How can I break the cycle of my dysfunctional family?

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This topic contains 2 replies, has 3 voices, and was last updated by  EllenCabot 3 years, 3 months ago.

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  • #195871

    MIApac

    I’m 29 years old and am the middle child with two brothers. While my family has always been close it is also a very dysfunctional and sometimes toxic one courtesy of my father. My father often has exhibited an unhealthy amount of control in each of our lives. Many of his actions have left a negative effect on each of us that outweighs any of the positives.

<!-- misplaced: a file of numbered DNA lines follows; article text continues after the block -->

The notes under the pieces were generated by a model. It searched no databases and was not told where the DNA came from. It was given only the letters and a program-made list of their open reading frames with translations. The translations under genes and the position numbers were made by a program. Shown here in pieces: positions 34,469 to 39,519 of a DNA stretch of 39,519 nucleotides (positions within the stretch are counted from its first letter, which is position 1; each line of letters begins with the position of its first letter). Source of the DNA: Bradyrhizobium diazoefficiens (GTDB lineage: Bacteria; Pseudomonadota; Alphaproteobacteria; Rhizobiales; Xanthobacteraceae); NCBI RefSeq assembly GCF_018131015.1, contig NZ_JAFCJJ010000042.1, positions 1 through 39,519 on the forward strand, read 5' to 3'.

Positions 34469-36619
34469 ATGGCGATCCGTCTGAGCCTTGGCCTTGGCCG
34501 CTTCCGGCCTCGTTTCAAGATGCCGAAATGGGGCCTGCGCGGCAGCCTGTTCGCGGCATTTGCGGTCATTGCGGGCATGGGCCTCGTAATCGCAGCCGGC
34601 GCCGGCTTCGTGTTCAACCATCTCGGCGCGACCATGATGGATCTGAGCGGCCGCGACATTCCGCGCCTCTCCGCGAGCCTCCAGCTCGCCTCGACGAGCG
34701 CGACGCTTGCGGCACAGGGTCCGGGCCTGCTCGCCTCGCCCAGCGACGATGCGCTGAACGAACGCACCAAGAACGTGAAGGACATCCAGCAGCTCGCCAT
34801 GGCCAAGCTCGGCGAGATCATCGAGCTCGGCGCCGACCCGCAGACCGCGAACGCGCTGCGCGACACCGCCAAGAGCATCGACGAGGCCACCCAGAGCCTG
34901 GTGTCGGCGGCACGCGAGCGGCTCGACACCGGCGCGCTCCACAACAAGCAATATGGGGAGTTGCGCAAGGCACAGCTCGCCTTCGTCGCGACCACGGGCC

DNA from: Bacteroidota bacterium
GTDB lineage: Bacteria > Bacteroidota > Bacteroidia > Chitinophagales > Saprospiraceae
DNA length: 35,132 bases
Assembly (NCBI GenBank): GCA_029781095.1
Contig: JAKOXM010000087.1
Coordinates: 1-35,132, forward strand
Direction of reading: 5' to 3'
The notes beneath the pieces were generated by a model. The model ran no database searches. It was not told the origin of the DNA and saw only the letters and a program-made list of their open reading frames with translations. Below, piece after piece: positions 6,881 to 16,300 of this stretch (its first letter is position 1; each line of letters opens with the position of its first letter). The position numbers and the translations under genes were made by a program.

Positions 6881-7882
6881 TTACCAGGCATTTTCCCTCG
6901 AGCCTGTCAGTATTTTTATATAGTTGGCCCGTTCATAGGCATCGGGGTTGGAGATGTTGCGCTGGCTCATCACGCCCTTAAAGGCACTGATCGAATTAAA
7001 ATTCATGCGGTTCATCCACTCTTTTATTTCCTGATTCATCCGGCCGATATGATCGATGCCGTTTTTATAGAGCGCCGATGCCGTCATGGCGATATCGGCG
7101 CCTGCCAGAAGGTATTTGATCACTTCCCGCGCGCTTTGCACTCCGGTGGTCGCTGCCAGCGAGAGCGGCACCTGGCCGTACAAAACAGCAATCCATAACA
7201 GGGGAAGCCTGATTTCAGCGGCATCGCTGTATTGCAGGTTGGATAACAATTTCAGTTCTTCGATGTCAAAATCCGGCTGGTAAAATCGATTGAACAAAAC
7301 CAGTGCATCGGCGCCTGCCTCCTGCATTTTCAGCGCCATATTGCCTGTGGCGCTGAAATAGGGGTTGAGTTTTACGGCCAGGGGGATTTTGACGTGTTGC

My father has never admitted fault or apologized for anything he had done even when he had clearly crossed the line. Whenever something one of these incidents are brought up, he denies that it ever happened and gets very defensive. Instead, he always focuses on the fact that he helped us by paying for each of us to go to catholic schools and college without having to take out loans or work jobs growing up. With my mother, he never allows her to have any members of the family from her side or friends over to the house. My mother still holds a grudge against him over an incident when her mother came to visit us and he forced her to leave because he brought over a few of my cousins. During another incident he got mad at her for having her friends over the house on a Friday night and sat around and scowled at everyone until they left. Whenever they have some sort of disagreement he always forces her to go and sleep on the sofa.